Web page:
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Clinical Summary

Pterygium (Greek, pterygion, meaning wing-like) is a benign proliferation of fibrovascular tissue. It usually originates in the nasal conjunctiva on the horizontal meridian of the limbus. It progressively encroaches onto the cornea and visual axis. Its appearance ranges from flat and white to thick, pink or red, and fibrovascular. Typically, it assumes a triangular appearance, with the apex directed toward the pupil. Predisposing factors include exposure to ultraviolet light, wind, and dust. Older individuals living in warmer areas with high levels of sunlight are more likely to develop pterygia.

Pterygia may be asymptomatic or become inflamed, causing mild symptoms of irritation and foreign-body sensation. Decreased visual acuity may result as the pterygium encroaches on the visual axis or if the lesion induces astigmatism.

Pinguecula (Latin, pingueculus, meaning fatty) is a common degenerative lesion of the bulbar conjunctiva, also arising in the horizontal meridian. It appears as a light brown or yellow-white amorphous, slightly raised conjunctival tissue adjacent to the limbus. It too may be asymptomatic or become episodically inflamed; however, it may enlarge and become a pterygium.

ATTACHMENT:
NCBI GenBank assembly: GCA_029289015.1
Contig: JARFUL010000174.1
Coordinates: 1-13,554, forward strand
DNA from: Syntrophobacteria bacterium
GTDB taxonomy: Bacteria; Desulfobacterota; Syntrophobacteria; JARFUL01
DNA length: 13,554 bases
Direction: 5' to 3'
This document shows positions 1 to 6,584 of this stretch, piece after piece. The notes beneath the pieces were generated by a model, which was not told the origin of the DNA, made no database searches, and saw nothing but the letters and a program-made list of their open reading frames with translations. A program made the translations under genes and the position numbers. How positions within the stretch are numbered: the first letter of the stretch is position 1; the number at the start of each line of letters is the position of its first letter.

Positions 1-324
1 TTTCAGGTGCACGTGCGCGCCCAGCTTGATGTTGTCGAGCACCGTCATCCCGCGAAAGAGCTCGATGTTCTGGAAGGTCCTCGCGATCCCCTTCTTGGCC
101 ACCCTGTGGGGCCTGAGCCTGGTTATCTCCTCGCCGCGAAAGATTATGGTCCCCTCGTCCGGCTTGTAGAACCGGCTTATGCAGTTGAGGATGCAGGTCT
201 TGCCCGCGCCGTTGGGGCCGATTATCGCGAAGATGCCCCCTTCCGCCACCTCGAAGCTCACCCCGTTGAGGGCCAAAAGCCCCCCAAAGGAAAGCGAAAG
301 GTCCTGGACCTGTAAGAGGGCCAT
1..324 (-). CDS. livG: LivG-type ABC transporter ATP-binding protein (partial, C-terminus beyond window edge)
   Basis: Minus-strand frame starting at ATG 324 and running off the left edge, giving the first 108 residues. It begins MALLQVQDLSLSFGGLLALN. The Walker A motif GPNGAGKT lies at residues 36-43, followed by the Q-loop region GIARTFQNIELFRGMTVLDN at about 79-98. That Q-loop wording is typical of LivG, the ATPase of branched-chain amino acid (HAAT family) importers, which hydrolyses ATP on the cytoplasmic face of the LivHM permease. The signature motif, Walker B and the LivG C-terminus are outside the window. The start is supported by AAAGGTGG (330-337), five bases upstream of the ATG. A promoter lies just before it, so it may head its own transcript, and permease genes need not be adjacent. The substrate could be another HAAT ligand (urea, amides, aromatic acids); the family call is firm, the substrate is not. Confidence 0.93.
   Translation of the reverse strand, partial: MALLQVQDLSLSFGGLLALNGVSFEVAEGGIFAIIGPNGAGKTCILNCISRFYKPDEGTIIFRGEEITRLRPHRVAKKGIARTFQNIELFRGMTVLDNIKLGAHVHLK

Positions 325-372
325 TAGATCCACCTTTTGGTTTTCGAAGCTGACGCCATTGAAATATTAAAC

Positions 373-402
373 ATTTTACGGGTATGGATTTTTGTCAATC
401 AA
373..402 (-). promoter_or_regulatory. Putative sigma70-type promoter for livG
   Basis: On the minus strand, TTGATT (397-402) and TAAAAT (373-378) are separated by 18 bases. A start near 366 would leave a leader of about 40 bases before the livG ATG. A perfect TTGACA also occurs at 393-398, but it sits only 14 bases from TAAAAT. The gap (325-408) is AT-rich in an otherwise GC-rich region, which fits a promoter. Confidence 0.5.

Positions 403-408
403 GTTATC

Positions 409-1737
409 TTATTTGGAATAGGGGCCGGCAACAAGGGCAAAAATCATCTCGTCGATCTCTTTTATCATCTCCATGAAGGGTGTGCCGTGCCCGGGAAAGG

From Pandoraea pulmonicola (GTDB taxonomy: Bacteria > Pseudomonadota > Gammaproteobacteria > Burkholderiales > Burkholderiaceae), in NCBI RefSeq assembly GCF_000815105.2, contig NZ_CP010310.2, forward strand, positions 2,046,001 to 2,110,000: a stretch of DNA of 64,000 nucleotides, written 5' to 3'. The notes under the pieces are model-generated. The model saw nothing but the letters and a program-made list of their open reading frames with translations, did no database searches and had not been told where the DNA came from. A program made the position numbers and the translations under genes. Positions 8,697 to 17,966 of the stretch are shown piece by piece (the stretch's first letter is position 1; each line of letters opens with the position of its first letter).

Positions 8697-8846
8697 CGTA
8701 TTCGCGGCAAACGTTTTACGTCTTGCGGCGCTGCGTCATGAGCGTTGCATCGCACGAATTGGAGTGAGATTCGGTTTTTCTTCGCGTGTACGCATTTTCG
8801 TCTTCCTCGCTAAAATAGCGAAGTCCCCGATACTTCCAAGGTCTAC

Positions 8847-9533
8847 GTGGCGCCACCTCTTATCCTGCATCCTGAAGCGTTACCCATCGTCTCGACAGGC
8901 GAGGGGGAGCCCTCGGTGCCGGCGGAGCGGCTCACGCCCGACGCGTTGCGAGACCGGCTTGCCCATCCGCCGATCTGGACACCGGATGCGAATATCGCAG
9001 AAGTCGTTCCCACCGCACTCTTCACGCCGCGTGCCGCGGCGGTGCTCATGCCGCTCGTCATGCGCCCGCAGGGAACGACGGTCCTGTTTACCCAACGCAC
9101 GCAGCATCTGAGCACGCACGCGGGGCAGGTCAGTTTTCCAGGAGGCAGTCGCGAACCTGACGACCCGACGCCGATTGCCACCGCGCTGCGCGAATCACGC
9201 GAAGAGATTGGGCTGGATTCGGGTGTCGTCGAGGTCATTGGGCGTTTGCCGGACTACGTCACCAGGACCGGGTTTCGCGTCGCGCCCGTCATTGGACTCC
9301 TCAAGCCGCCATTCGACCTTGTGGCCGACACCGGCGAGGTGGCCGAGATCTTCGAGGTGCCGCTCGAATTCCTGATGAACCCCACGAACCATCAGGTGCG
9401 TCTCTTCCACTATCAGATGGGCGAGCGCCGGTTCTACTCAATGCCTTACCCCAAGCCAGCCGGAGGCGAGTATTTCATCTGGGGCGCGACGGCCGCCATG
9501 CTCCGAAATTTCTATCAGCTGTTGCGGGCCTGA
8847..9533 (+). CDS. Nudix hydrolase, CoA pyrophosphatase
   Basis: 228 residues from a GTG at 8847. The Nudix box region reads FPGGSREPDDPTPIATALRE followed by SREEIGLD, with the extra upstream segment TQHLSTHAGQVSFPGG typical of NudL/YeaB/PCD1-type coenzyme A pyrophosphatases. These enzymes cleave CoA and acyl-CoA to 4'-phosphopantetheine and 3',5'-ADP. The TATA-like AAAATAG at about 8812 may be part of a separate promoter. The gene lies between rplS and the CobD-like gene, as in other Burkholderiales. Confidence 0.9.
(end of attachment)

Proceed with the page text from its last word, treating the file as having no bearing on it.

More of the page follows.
Management and Disposition

Mild disease can be treated with artificial tears or a topical vasoconstrictor (pheniramine/naphazoline ophthalmic). In more severe cases, consultation with an ophthalmologist is appropriate regarding topical steroids and topical nonsteroidal anti-inflammatory drugs (NSAIDs). Surgical excision by the ophthalmologist is indicated if the pterygium interferes with contact lens wear, encroaches significantly on the visual axis resulting in induced astigmatism or opacity, or restricts eye movement.


Pinguecula. A small area of yellowish “heaped up” conjunctival tissue is seen adjacent to the nasal limbus. (Photo contributor: Department of Ophthalmology, Naval Medical Center, Portsmouth, VA.)


  1. Pterygia are more likely than pinguecula to be found on the nasal conjunctiva and bilateral.

  2. Pterygia and pingueculae are found on the horizontal meridian. Conjunctival neoplasms often occur in axes other than the horizontal axis.

  3. Following surgical excision, recurrence of pterygia is common.

  4. Pterygium mimics include localized conjunctival neoplasia, conjunctivitis, and episcleritis.


Pterygium. Pterygium appears as a raised vascular triangular area of bulbar conjunctiva that encroaches onto the cornea. (Photo contributors: Top: Rebecca Kasl, MD; Bottom: Andrew J. Hendershot, MD.)

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